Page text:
The current bus services on the island are operated by First Essex from the Hadleigh bus depot, and Regal Busways based in Chelmsford. First Essex is the main operator providing the island’s internal services via the town centre, and provides services to the nearby towns of Southend-on-Sea and Basildon. Regal Busways began services on the island in May 2006, and operates the primary (1 and 1A) service to Chelmsford and services via South Benfleet, Battlesbridge, Howe Green and Sandon and occasionally beyond Chelmsford to Writtle.

We’re also lucky to have Southend Airport offering numerous routes within the UK and further afield into Europe. Airlines currently operating from Southend include Aer Lingus, EasyJet, FlyBe and Skyworks. Tour operators include First Choice and Thomson.


Canvey Island has two comprehensive schools: The Cornelius Vermuyden School and Castle View School. Both were built in 2012 as replacements for the island’s three ageing comprehensives, and as a response to the island’s decreasing numbers of 11- to 16-year-olds.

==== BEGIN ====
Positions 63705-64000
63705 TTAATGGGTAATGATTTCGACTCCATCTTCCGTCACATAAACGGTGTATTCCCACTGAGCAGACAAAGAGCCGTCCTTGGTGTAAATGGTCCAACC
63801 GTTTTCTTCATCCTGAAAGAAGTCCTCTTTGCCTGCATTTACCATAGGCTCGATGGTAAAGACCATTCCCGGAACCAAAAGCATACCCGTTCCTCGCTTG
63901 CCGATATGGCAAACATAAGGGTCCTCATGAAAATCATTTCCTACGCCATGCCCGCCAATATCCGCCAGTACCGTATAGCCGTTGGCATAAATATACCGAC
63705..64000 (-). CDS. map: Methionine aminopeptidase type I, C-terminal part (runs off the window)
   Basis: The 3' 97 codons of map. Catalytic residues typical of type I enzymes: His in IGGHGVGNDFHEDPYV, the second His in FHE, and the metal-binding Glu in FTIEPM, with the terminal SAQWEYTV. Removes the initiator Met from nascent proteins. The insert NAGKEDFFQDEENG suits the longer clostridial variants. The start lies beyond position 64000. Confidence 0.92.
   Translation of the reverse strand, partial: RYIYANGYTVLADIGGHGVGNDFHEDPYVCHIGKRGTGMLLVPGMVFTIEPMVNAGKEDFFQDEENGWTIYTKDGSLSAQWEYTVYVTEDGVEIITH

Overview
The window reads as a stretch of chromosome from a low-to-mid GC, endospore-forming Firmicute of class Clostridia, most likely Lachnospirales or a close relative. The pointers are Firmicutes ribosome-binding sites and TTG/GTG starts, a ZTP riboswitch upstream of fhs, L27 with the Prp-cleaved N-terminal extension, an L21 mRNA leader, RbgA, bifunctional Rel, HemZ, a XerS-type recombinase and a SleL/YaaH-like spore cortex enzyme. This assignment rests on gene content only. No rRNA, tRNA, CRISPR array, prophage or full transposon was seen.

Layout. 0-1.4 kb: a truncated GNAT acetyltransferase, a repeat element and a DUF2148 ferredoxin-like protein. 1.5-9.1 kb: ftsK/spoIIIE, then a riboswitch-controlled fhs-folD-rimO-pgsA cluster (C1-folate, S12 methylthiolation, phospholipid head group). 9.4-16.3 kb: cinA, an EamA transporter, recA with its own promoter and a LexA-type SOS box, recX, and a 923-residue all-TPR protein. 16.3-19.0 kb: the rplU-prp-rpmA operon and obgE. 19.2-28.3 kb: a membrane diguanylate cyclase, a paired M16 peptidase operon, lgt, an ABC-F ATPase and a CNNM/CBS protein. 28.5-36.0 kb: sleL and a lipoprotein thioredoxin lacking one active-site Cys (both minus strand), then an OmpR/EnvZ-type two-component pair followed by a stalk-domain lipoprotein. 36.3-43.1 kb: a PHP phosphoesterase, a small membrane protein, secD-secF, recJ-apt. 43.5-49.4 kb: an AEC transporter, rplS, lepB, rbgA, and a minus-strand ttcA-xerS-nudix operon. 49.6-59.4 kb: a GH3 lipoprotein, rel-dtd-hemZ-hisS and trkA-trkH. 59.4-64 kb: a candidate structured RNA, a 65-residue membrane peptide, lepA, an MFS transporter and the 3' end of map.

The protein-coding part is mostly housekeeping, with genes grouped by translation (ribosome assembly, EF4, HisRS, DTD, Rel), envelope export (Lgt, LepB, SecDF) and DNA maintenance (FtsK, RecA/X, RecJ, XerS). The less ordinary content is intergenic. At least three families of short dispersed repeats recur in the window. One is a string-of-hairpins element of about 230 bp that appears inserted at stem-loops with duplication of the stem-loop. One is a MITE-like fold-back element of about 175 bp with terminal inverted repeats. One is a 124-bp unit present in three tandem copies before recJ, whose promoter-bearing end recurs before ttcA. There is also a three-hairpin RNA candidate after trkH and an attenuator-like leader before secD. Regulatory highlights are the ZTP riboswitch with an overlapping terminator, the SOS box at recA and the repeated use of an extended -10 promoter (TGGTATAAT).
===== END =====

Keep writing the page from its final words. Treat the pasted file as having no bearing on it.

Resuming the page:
Cornelius Vermuyden school occupies the same site as its predecessor near Waterside Farm, while Castle View School – within the town centre and centre of the island – has replaced Furtherwick Park School, having previously existed within the island’s north/central Winter Gardens Ward, overlooked by Hadleigh Castle. Furtherwick Park School shut in 2010, remaining students we’re then moved to Castle View School to finish their education. This site is now the location of Canvey Skills Campus which was built in 2013 and provides vocational education for 14- to 19-year-olds, and adult learning.

Essex retains a selective education policy and the Southend Boys and Girls Grammar schools are both popular choices with parents. Essex grammar school admissions are managed by the Consortium of Selective Schools in Essex (CSSE), Telephone: 01245 348257. The office is open 9am to 4.30pm Monday to Friday, term time only.